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Small Cabin Forum / Cabin Construction / Stud spacing 16 or 12?
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eligh
Member
# Posted: 23 Jul 2020 18:44 - Edited by: eligh
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Hi,


I've decided to build a 12x12 "shed" until I can build the 24x32 the way I really want it.
This 12x12 is being built off to the side of my main cabin area so it can be used as a garage/shed for storage once the main cabin is built.

With that said, it might be a couple more summers before I finish the main cabin so I want to make this 12x12 as sturdy as possible. We don't get snow but maybe once every five years. But we do get high winds annually. I plan on having ten foot ceilings. I have already spaced the 2x8 floor joists 12oc. Would it be wise to do the studs 12oc as well or will 16oc already be plenty strong enough?

BTW I'm only going with 2x4 studs.

As seen in the picture the cabin is sitting on doubled 2x8 and they will sit on top of one cinder block. I'll adjust the cabin with a bottle jack and shims as needed.

Popeye
Member
# Posted: 23 Jul 2020 23:26
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16" is fine. It will make insulating a lot easier.

Ontario lakeside
Member
# Posted: 23 Jul 2020 23:44
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16" is more than adequate. 4000sf 2 story homes are framed 16"OC. your sheathing with provide shear strength for wind loads.

eligh
Member
# Posted: 24 Jul 2020 06:22
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Quoting: Popeye

16" is fine. It will make insulating a lot easier


I'm going to go all out and do closed cell foam.

Houska
Member
# Posted: 24 Jul 2020 06:45 - Edited by: Houska
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You did good by overengineering the floor. The 12" OC joists is overkill for a sleep cabin or small shed but will help hold really heavy stuff without the floor bowing once you're actually using the structure as a true shed/garage. With this in mind, don't cheap out on the (sub)floor. I'd go 3/4" PT plywood, not 5/8", to match (or boards). And for that eventual use case, I probably would have put an extra support beam on blocks perpendicular to the joists at the 6' mark: very probably unnecessary, but easy and cheap now and avoids worry if you ever want to store a UTV and pile of wood in there even long-term, for instance. And unlike my area, your ground is flat so it's easy.

But there's no reason to similarly overengineer the studs, as long as you're using anything sensible as sheathing.

Brettny
Member
# Posted: 24 Jul 2020 07:29
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If this will eventually hold equipment like a quad, garden tractor or anything else that will more than likely be parked in the middle I would put a second girder down the middle. If you do this and use 3/4in tongue and grove sub floor you could prob use 24in spacing.

Snow and wind dosnt have much to do with floor joist spacing. Span, lumber size and what you expect out of a sub floor has to do with spacing.

eligh
Member
# Posted: 24 Jul 2020 16:54
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Quoting: Brettny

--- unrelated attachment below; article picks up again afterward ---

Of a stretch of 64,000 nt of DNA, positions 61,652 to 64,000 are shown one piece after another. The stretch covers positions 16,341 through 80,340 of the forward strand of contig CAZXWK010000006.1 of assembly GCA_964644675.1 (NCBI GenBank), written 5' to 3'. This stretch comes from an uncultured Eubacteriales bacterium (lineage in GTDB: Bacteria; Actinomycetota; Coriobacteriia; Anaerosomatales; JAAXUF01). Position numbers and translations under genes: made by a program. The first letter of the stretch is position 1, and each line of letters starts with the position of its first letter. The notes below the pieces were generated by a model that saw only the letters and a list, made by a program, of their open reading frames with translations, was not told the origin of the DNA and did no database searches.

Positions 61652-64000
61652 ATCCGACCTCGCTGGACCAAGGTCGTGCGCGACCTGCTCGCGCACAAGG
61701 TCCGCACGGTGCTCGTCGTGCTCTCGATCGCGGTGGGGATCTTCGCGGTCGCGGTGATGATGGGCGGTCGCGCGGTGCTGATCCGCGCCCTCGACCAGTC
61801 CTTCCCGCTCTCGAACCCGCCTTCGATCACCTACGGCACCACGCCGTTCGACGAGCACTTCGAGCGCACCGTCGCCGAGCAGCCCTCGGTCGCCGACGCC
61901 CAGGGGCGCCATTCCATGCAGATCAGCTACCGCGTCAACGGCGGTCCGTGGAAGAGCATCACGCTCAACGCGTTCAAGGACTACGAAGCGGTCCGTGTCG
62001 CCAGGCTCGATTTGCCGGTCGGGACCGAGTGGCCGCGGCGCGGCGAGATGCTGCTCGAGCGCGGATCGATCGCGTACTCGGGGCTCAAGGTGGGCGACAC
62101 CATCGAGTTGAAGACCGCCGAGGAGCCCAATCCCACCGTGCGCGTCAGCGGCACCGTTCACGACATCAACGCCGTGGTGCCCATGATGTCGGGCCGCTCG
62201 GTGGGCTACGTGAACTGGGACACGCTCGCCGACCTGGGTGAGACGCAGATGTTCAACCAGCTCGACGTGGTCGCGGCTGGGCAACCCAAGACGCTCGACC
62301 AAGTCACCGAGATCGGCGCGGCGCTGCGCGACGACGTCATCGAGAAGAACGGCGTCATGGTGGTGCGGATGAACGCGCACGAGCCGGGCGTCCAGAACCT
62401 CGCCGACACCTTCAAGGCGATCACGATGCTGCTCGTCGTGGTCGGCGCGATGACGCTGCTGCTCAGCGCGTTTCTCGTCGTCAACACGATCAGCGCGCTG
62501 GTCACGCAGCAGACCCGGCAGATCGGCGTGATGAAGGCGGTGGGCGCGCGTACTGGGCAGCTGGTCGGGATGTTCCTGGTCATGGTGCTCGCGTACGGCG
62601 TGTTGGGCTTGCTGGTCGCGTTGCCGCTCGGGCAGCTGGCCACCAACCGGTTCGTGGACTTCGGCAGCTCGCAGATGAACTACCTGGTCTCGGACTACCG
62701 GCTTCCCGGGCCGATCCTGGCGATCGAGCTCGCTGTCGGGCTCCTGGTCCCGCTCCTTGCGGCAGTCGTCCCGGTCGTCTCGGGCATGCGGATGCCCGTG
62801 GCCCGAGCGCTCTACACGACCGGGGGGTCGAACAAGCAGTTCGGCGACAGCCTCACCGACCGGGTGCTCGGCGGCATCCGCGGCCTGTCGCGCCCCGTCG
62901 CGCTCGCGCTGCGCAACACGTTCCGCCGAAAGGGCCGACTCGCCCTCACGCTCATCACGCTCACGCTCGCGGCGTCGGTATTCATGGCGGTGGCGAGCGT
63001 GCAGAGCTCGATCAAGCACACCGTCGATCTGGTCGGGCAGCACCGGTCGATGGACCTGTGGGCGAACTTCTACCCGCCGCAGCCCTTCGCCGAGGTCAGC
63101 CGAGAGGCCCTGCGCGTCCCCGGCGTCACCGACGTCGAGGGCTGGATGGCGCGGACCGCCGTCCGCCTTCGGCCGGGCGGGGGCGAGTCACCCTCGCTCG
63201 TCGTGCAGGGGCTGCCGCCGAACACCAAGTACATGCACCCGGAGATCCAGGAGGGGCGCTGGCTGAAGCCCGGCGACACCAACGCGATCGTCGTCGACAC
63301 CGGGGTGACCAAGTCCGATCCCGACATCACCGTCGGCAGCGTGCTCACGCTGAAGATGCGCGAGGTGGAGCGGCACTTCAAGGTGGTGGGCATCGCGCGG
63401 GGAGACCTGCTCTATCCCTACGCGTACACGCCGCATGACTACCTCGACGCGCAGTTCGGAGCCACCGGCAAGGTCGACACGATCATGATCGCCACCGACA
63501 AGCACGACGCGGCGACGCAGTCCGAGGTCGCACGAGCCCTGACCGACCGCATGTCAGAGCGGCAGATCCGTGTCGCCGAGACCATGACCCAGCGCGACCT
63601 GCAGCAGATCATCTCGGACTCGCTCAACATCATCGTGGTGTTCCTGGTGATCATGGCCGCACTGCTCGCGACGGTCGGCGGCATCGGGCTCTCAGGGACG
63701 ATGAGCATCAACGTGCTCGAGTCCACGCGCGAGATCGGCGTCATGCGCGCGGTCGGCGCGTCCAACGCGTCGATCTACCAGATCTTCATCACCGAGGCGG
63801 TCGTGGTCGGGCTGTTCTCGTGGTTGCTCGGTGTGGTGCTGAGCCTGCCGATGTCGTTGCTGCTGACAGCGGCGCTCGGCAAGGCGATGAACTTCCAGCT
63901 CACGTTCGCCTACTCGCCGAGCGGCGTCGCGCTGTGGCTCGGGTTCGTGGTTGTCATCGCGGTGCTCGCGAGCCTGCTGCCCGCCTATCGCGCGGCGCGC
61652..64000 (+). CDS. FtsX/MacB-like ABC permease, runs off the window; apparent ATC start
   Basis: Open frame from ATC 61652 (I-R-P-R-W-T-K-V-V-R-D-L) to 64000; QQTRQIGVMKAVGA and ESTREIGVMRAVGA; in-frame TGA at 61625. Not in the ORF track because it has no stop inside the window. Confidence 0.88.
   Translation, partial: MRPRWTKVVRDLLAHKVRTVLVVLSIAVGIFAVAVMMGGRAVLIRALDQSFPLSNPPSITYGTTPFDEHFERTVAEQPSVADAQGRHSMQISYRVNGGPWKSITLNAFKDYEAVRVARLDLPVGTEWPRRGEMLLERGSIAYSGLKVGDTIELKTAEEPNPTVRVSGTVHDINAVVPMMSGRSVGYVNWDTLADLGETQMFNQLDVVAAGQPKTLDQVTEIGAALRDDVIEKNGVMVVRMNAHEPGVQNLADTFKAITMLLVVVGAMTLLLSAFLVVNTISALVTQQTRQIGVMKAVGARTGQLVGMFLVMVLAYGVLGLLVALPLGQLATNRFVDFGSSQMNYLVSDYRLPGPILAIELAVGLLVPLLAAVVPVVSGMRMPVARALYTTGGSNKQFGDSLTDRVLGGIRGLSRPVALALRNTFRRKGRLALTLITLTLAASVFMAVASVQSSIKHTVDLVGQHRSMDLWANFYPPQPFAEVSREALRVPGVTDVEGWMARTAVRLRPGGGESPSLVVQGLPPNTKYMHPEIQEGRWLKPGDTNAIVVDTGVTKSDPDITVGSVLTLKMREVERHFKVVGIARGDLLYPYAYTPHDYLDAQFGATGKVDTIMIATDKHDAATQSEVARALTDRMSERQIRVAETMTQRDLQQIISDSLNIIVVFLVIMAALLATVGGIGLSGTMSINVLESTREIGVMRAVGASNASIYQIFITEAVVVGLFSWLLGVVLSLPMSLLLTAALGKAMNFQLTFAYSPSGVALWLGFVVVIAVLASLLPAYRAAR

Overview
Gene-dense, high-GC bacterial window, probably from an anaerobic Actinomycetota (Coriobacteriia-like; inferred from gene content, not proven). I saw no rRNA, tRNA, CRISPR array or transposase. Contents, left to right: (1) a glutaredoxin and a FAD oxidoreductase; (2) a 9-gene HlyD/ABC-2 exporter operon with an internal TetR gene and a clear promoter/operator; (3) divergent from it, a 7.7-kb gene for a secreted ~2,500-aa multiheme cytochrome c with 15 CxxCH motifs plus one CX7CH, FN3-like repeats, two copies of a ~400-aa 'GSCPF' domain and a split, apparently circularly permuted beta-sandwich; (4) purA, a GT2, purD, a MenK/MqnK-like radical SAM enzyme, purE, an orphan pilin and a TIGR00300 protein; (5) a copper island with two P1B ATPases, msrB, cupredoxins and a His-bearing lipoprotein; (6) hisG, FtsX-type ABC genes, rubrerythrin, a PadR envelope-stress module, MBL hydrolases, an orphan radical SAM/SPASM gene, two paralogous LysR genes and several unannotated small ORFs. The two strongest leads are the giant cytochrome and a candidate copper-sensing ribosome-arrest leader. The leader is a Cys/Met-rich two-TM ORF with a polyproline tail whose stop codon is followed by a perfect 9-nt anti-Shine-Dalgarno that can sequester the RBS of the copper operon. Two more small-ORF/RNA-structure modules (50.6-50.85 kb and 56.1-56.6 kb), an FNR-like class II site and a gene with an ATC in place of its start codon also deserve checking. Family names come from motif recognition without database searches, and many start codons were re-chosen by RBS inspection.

You did good by overengineering the floor. The 12" OC joists is overkill for a sleep cabin or small shed but will help hold really heavy stuff without the floor bowing once you're actually using the structure as a true shed/garage. With this in mind, don't cheap out on the (sub)floor. I'd go 3/4" PT plywood, not 5/8", to match (or boards). And for that eventual use case, I probably would have put an extra support beam on blocks perpendicular to the joists at the 6' mark: very probably unnecessary, but easy and cheap now and avoids worry if you ever want to store a UTV and pile of wood in there even long-term, for instance. And unlike my area, your ground is flat so it's easy.

But there's no reason to similarly overengineer the studs, as long as you're using anything sensible as sheathing.

Brettny
Member # Posted: 24 Jul 2020 07:29
Reply Quote

If this will eventually hold equipment like a quad, garden tractor or anything else that will more than likely be parked in the middle I would put a second girder down the middle. If you do this and use 3/4in tongue and grove sub floor you could prob use 24in spacing.

Snow and wind dosnt have much to do with floor joist spacing. Span, lumber size and what you expect out of a sub floor has to do with spacing.


Both of your replies are in the quote.

1. 3/4" ply is already the plan (it's only five sheets at $31). Not much savings for using osb or thinner ply. I've even seen some go 7/8 but I have to source that first.

2. I thought about the 3rd beam but "read" myself out of it by reading so many posts here saying 3 beams for such a small structure was extreme overkill and also it's much harder to level 3 beams vs 2.

It won't be used for tractors but dirt bikes, riding mower or 4 wheelers might be stored in here. That's another reason why I went 12oc for floor joists.

Brettny
Member
# Posted: 24 Jul 2020 19:26
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Since you have no snow load bringing the beams in a bit from the edge can help and you not need 12inoc. You should also use some type of blocking or something to keep the doubled 2x from flipping down.

eligh
Member
# Posted: 25 Jul 2020 05:33
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Yes the plan is to bring the beams in one foot from the edges so it will be a ten foot span instead of twelve.
After I put the end caps on I did think to myself about shoving a cmu at the six foot mark so the beams won't sag.

As I said before snow is not my issue but high winds are. Here's my current example


Brettny
Member
# Posted: 25 Jul 2020 08:03
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Not having the building attached to anything in the ground and being 10ft (walls?) Isnt going to help with the wind. Keep something heavy in there.

NorthRick
Member
# Posted: 25 Jul 2020 12:02 - Edited by: NorthRick
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Yeah, if high wind is the worry, having this shed just sitting on cinder blocks is your problem. You could build it with studs on 6" centers and it won't matter because it will get blown onto your neighbor's property.

Go with 16" oc studs and get some helic-type anchors to hold it down.

Also close-cell foam for a shed is wasting money. Fiberglass is fine.

eligh
Member